Surrounded by high lush green mountains, this quaint little town known as Bharmour, remained capital of the princely state of Chamba for over 400 years. About 69 kilometers from Chamba, this fascinating little town ( 2130 m) surrounded by high ranges was then known as Bharmour. Its ancient temples endow Bharmour with an aura of a hallowed place. The abundant alpine pastures in the region are home to the nomadic Gaddi tribesman.
Bharmour, formally known as Brahmpura, situated at an altitude of 7000 feet in the Budhil valley, forty miles to the south-east of Chamba. The country around Bharmour is regarded as belonging to Lord Shiva and is sometimes called Shiva-Bhumi, abode of lord Shiva. Being the home of nomadic shepherds Gaddies it is also called 'Gadderan'. Bharmour is also known for its delicious apples and local blankets. Life in Bharmour centers around the Chaurasia – a temple square which owes its name to the data 84 shrines built with in its periphery. With varying architectural designs these temples were built between the seventh and tenth century. The towering shikara of Manimahesh temple dominates a square and a life size bull idol of Nandi, in polished brass the entrance guards. The Lakshna Devi temple’s sanctum sanctorum houses the meter high goddess idol cast in exquisite brass.
If Chamba is counted in the history of the North-Western Indian art and craft, then Bharmour (2130m) is its exhibition ground. Learned agree that the wooden architecture and the metallic idols of Bharmour temples depict the exquisiteness of the craft of Hinduism that developed in the hills in the medieval Period. Exemplary shrines are those of Lakshna Devi, Narsingh Dev and Lord Ganesh. Just 4 kms above Chaurasi temples is the hill temple of Bharmani Devi. A trek to this temple refreshes the visitors as it unfolds the green woods before him.
This place still regales in its glorious history with its treasure of ancient temples and monuments. Some of temples are believed to be existing from 10th century. Tucked away amidst lush green surroundings, your travel to Bharmaur will be no less than a magical trip. It is now getting the recognition it deserves due to increased tourism in Himachal Pradesh. Bharmour is best known for its serene surroundings and amazingly tranquil environs. Those interested in exploring this place can go to ancient temples and forests located here. One can also enjoy trekking here on the gentle slopes of the mountain ranges that surround Bharmour city of India.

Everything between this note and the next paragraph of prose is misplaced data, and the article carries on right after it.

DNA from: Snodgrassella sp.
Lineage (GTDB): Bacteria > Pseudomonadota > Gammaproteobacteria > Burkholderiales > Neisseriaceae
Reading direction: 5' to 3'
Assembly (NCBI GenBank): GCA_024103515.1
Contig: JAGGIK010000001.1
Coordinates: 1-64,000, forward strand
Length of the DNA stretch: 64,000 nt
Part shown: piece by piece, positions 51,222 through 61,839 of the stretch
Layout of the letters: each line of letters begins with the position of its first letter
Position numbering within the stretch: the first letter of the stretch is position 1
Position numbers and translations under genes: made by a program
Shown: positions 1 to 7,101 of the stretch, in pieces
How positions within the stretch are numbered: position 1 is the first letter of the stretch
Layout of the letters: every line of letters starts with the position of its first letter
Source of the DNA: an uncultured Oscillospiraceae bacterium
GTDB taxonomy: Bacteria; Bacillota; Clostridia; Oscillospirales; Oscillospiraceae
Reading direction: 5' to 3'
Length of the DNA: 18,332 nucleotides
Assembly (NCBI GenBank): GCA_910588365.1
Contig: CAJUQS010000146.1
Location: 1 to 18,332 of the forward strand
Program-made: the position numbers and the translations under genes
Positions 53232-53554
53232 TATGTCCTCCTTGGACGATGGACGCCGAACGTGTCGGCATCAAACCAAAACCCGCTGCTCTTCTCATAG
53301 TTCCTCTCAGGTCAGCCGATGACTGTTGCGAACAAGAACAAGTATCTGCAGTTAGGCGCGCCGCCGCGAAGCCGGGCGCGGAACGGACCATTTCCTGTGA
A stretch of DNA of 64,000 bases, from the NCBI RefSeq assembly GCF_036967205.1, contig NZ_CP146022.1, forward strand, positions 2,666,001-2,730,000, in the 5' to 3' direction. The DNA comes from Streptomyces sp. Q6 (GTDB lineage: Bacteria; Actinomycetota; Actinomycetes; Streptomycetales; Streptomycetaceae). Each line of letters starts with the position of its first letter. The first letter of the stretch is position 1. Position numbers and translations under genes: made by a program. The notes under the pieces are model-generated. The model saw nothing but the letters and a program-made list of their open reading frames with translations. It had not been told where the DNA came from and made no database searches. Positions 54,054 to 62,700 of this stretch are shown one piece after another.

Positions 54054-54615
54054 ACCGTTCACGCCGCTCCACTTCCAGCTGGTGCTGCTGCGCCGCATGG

It is also the base for the famed Manimahesh Yatra and for various marvelous treks in the region. Known as 'Brahmpur' in the 6th century, it was the seat of power of Chamba State for some 400 years till AD 920, all the temples present in Bharmour stand on a level area, which is called the Chaurasi after the 84 Siddhas, who are believed to have meditated in Bharmaur over 1,000 years ago. These Siddhas hailed from Kurukshetra and visited Manimahesh. The oldest temples in the complex are those of Lakshna Devi and Ganesh. Both these temples are made in the hill style with gable roofs and rubble masonry. The tallest temple in the whole complex is of Manimahesh, built in shikhara style of architecture. The temple has a Shiva Lingam on a raised platform. The other temple in shikhara style is of Nar Singh. Lord Vishnu in his avtar as Nar Singh (also spelt as 'Nursimha') has been cast vividly. There is a bronze 'Nandi' of life size, which stands facing the Manimahesh temple. There is a small water source called "Ardh Ganga" in a corner of the temple complex. Bathing in its water is considered religiously significant.
Another remarkable feature of Bharmour which requires mention is the temple of ‘Bharmani Mata’, which can be reached by climbing a steep path of almost 4km on foot. It is considered auspicious to take a dip in the holy pool of the temple. The effort of climbing is also rewarded by the food or tea offered at the langar there. The view of the place is a treat to the eyes: open and wide meadows, gurgling streams apple-laden trees and hilltops surrounded by snow-peaked mountains.
There is PWD Rest-House and a Lodge for accommodation. A number of hotels, sarais and a mountaineering hut with dormitory facility for 25 persons is coming up at Bharmour. There is a regional centre of Mountaineering Institute, Manali, where courses are conducted by qualified trainers.